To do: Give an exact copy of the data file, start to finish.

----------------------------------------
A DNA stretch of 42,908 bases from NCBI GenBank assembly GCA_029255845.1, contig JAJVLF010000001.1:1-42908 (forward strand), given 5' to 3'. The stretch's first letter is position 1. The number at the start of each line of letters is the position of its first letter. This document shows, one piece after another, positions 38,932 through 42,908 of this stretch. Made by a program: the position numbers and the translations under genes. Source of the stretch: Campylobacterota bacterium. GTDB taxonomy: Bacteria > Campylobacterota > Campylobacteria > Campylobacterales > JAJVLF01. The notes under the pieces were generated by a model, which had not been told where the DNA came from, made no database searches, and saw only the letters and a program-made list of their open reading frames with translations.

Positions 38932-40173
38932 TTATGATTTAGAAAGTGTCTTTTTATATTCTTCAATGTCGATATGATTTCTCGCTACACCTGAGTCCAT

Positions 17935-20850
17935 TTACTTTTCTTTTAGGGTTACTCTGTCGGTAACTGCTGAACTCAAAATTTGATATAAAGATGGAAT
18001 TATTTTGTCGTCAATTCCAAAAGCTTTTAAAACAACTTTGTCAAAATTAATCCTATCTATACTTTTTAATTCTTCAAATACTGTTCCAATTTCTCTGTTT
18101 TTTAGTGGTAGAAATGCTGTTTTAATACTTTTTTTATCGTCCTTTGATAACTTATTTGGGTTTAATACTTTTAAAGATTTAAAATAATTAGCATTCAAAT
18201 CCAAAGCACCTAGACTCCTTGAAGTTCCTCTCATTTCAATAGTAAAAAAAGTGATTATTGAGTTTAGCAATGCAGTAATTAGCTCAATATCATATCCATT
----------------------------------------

A DNA stretch of 42,908 bases from NCBI GenBank assembly GCA_029255845.1, contig JAJVLF010000001.1:1-42908 (forward strand), given 5' to 3'. The stretch's first letter is position 1. The number at the start of each line of letters is the position of its first letter. This document shows, one piece after another, positions 38,932 through 42,908 of this stretch. Made by a program: the position numbers and the translations under genes. Source of the stretch: Campylobacterota bacterium. GTDB taxonomy: Bacteria > Campylobacterota > Campylobacteria > Campylobacterales > JAJVLF01. The notes under the pieces were generated by a model, which had not been told where the DNA came from, made no database searches, and saw only the letters and a program-made list of their open reading frames with translations.

Positions 38932-40173
38932 TTATGATTTAGAAAGTGTCTTTTTATATTCTTCAATGTCGATATGATTTCTCGCTACACCTGAGTCCAT

Positions 17935-20850
17935 TTACTTTTCTTTTAGGGTTACTCTGTCGGTAACTGCTGAACTCAAAATTTGATATAAAGATGGAAT
18001 TATTTTGTCGTCAATTCCAAAAGCTTTTAAAACAACTTTGTCAAAATTAATCCTATCTATACTTTTTAATTCTTCAAATACTGTTCCAATTTCTCTGTTT
18101 TTTAGTGGTAGAAATGCTGTTTTAATACTTTTTTTATCGTCCTTTGATAACTTATTTGGGTTTAATACTTTTAAAGATTTAAAATAATTAGCATTCAAAT
18201 CCAAAGCACCTAGACTCCTTGAAGTTCCTCTCATTTCAATAGTAAAAAAAGTGATTATTGAGTTTAGCAATGCAGTAATTAGCTCAATATCATATCCATT